Kirklees Council leader has been urged not to back the use of public money to help the £41 million expansion of Leeds Bradford Airport.  The call came from Kirklees Greens leader, Cllr Cooper, who says pumping £5 million into a proposed new rail interchange – the Leeds Bradford Airport Parkway scheme – would inevitably increase international flights and could undermine regional carbon emissions targets. Such a commitment of public money, increasing carbon emissions at a time of climate crisis, was foolhardy. The airport’s expansion plans are being considered by the West Yorkshire Combined Authority (WYCA), a group of leading councillors and officers from West Yorkshire councils, plus York, that works on major infrastructure projects. The rail interchange would include a new railway station on the Harrogate railway line and associated access works, assisting access to the airport. The scheme is being promoted with claims it will improve air quality … slightly dubious reasoning there … Cllr Cooper: “Kirklees Council cannot ignore the impact of air travel and the threat it poses to all the actions that we need to be taking to reduce global emissions.”

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‘Lives will be blighted’ by £150M Leeds Bradford Airport plans say protesters after ‘die-in’ at meeting

Leeds Bradford is planning to expand, spending £150 million on a new terminal that would allow more annual flights and passengers.  Local residents object to the plans as an ‘abdication of responsibility’ and claimed an eco-friendly terminal would be pointless if the numbers of flights increased, as this would massively increase CO2 emissions. The Council meeting had been suspended for 20 minutes due to protests from climate campaigners, locking themselves to railings and holding a die-in. As well as the terminal, the airport wants to reduce the night period with no flights by 90 minutes, so instead of the current 8 hours of quiet at night, there would just be  6 and a half hours.  The airport wants to start work in winter 2020, with an opening in 2023. “If we have to go to carbon offsetting, that is what we will do.”  The airport is terrified of not growing. The extra noise will blight the lives of thousands of residents under the flight paths. The decision by the Leeds Council City Plans Panel was to take no view on the pre-application and ask the Airport for further information.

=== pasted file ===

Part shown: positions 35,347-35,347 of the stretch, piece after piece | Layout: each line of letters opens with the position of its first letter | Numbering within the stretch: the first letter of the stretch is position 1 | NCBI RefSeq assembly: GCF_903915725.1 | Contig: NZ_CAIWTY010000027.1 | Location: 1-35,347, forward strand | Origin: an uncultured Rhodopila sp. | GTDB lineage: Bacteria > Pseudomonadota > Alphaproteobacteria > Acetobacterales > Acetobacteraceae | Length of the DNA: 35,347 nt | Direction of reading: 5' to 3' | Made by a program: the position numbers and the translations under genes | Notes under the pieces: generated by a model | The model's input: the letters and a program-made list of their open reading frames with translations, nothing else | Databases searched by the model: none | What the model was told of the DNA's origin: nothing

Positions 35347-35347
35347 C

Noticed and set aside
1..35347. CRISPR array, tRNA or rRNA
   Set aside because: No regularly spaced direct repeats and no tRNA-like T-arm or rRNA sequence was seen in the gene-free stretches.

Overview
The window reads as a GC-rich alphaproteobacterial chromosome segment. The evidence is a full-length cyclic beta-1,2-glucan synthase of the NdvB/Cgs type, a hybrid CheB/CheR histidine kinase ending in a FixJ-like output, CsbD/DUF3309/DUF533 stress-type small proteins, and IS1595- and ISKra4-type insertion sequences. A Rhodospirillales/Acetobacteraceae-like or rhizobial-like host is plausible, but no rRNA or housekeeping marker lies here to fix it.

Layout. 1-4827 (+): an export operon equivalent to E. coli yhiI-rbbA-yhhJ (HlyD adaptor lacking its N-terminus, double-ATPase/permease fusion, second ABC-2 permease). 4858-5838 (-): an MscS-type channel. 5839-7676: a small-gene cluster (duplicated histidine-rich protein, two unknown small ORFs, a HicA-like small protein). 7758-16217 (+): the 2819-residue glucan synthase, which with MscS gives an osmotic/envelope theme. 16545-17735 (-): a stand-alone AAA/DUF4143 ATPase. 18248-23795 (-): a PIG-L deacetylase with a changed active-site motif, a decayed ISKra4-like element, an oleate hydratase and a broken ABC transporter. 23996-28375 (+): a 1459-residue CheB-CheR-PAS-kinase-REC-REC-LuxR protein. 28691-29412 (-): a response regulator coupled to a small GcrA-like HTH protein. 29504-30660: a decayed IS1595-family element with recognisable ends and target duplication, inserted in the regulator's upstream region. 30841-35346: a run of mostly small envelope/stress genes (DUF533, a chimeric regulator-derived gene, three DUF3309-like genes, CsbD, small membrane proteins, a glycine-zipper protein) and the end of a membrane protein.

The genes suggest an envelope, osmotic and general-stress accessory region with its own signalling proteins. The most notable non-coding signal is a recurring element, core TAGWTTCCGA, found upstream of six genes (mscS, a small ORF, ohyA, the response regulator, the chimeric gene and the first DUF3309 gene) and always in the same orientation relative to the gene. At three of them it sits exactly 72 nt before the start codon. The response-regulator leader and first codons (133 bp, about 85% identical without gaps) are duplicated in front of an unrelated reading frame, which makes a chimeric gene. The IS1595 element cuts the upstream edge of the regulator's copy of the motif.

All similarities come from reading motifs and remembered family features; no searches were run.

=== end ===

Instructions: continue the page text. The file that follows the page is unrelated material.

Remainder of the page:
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Leeds Bradford Airport wants to cut night-time period by 90 minutes to just 11.30pm to 6am

Leeds Bradford Airport wants rules that impose a range of night-time flying restrictions to be relaxed, so it can operate more flights. The  current restrictions, since 1993, are that the airport can only operate 4,000 flights a year during the night-time period, which is 11pm to 7am.  Now the airport wants the night-time period reduced from 8 hours to 6.5 hours, so it is from 11.30pm to 6am – an hour and a half less.  The WHO says people should have a quiet period for sleep for 8 hours per night. Most adults need between 7-8 hours of good sleep per night. That is not possible, if the night period is only 6.5 hours. That also does not include planes arriving later than 11.30pm, for delays etc.  The change the airport wants means lots of flights in the “shoulder periods”. ie. between 6am and 7am, and  between 11pm and 11.30pm. This enables airlines to fit in more “rotations” so they can make more return trips to European holiday destination airports, making more money for airlines. The plans will be discussed by Leeds City Council’s on January 30th; the airport may submit a planning application in the coming months.